Q

Does .cc domain malware demand domain blocking?

Learn how to deal with .cc domain malware threats found within DNS traffic. Is domain blocking at the perimeter the best defense strategy?

It seems like there is a high volume of malware (and little legitimate traffic) recently that's originating from the .cc domain. How would an enterprise assess whether the insecurity of an entire domain demands blocking traffic from said domain at the network perimeter?

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While it is possible that a network may receive a high volume of .cc domain malware and little legitimate traffic from that domain, security professionals may want to take a more in-depth look at the IP sources and not just assess the security of a DNS name.

DNS names can be configured to point to any IP address that could be within your company or, theoretically, in the Cocos Islands, an Australian territory for which .cc is the assigned top-level domain (TLD). Any IP could potentially be blocked on a network hosted at an ISP in the Cocos Islands, blocking malicious traffic will not be entirely effective. If an organization continues to get constant attacks from hosts with DNS names in the .cc namespace, contacting the upstream ISP or the domain registrar is the logical starting point, although this may also not be effective (some ISPs are known to be unresponsive to such requests). Enterprises may also contact CERT to report attacks. It should be noted that Google has dropped the .co.cc domain from its search index, which will prevent many users from getting infected, but this will not stop systems that are using .cc domain names from attacking enterprise networks.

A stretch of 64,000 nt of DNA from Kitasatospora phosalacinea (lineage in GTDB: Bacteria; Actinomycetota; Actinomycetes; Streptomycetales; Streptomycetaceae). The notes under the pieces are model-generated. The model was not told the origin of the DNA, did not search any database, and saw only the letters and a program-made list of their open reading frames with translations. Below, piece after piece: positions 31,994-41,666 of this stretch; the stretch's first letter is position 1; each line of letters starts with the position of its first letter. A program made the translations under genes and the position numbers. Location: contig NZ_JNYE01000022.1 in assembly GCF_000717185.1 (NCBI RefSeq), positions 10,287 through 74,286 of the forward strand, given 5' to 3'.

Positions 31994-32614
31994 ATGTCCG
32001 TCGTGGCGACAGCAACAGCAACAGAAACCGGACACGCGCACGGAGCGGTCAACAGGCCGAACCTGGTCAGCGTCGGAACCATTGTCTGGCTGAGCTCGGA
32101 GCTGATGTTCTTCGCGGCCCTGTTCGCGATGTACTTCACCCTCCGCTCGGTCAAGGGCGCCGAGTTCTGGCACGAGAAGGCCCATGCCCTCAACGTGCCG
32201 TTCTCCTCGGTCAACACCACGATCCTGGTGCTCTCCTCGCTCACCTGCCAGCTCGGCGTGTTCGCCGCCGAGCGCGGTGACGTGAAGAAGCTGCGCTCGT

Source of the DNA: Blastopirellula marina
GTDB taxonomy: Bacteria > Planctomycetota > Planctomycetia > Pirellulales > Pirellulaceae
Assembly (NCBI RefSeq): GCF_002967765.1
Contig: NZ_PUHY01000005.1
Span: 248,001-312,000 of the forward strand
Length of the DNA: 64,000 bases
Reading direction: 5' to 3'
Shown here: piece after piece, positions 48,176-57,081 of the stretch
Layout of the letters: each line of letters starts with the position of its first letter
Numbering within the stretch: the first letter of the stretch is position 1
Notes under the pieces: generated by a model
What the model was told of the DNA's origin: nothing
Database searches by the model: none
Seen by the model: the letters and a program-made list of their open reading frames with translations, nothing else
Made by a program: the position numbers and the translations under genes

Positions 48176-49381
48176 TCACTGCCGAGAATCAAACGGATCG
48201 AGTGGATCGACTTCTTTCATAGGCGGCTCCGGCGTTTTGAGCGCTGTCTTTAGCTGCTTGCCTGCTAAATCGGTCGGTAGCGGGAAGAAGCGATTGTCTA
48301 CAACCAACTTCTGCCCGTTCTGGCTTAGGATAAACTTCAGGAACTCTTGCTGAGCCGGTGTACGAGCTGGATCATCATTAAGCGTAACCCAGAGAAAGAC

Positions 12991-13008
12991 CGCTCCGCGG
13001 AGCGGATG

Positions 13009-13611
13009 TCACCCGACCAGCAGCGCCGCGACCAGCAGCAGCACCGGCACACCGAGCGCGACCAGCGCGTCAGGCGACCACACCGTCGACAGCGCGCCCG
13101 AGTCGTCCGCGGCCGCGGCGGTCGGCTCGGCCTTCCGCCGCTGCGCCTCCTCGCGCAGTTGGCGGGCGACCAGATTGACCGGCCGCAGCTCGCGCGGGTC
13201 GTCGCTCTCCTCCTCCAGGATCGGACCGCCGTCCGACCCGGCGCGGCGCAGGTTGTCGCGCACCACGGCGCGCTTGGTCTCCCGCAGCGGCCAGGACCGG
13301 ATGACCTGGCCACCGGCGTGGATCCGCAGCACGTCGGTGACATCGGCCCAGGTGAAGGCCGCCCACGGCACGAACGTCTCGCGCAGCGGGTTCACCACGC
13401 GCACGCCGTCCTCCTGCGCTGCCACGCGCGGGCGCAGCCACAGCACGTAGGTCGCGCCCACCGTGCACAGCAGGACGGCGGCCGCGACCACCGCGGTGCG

Security experts have suggested dropping all .cn traffic via full domain blocking for similar reasons, but given the ease of obfuscating the source of an attack, ultimately blocking .cn or .cc DNS names will not stop attackers from attacking a network.

This was first published in May 2012

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